I caught a Swiss trolleybus back, stopping only to take some photographs... of trolleybuses.

I’m beginning to really like this country...

Friday, February 16, 2018

A gentle stroll amongst the cerros, and an antique ride...

Our hotel, amongst its many virtues, offered a walking tour of the city as part of our stay, and the next morning, we were greeted by Cynthia, who has been leading walking tours in Valparaíso for seven years or so.

We started with a gentle stroll around Cerro Alegre, our own area of the city, before taking the ascensor down to Plaza Sotomayor. The highlights of the square were duly noted, but we were then led to the side of a building to take a ride on the city’s trolleybus route.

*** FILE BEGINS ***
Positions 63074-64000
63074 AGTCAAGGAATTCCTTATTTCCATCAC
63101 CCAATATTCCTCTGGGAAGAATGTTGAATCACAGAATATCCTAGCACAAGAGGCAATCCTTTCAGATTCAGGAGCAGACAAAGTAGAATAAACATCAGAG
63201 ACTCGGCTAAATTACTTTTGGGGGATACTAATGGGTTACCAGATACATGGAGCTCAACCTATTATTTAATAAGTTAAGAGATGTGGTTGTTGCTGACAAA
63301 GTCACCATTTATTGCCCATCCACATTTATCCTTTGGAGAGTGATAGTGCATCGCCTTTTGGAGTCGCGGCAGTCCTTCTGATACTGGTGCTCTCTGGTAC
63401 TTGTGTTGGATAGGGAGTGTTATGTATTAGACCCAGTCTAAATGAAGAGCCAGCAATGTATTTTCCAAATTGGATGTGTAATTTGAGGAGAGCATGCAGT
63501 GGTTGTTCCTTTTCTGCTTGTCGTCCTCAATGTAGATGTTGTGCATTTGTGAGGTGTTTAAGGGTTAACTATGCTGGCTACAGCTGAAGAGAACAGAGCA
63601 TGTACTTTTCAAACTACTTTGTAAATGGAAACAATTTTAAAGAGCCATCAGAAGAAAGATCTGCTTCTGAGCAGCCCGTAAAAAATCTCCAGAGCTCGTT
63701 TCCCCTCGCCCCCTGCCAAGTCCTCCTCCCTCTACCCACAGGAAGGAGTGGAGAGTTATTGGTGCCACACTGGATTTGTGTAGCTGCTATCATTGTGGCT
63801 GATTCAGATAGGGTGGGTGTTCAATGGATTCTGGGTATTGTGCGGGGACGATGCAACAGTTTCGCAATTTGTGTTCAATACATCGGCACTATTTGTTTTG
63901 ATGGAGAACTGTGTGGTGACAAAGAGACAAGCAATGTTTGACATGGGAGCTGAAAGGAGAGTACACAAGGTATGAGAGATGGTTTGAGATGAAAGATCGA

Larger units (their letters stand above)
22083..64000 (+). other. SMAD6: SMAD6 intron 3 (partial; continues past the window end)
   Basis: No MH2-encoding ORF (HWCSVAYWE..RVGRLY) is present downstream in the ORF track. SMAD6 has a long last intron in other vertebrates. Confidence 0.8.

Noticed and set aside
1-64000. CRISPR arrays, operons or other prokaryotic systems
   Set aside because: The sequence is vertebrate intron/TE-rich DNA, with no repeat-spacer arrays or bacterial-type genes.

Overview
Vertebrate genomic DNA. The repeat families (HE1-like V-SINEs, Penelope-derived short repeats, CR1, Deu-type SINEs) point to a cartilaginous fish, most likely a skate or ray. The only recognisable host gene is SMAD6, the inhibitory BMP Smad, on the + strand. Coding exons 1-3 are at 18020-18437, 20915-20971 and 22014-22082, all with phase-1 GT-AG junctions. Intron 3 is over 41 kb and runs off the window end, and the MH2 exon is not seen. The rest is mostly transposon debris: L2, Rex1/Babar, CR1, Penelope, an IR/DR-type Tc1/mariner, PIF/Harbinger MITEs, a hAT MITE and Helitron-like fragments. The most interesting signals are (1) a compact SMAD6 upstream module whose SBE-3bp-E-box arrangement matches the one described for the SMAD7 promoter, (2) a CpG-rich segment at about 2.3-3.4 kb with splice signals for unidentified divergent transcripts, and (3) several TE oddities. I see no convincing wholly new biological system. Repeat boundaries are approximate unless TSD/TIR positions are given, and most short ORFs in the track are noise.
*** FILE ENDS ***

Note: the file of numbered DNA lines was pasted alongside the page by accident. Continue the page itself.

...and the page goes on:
Alright, I can sense your thought - why a trolleybus, and why is it interesting? Well, Valparaíso has the oldest trolleybuses still in service anywhere in the world, some of which date back to 1947, and they are American in construction. The newer ones, a mere fifty years old, were imported secondhand from Switzerland, but all of them still serve the locals admirably, and the fare is very reasonable.

Now, I admit to being a bit of a bus enthusiast, indeed, a public transport enthusiast, so a ride on an obscure and unusual form of transport suited me just fine. It was a short ride though, as Cynthia needed to make a stop at her preferred butcher, which gave us an interesting glance at Chilean life, plus lots of free samples of cured pork and salami.

Back on the trolleybus, our next stop was the Queen Victoria ascensor (see, I told you that the British influence is strong here!), which was our link to Cerro Concepción, the other prime hill of the city. The architecture is... unexpected, with a lot of buildings clad with corrugated iron sheets, including the various churches.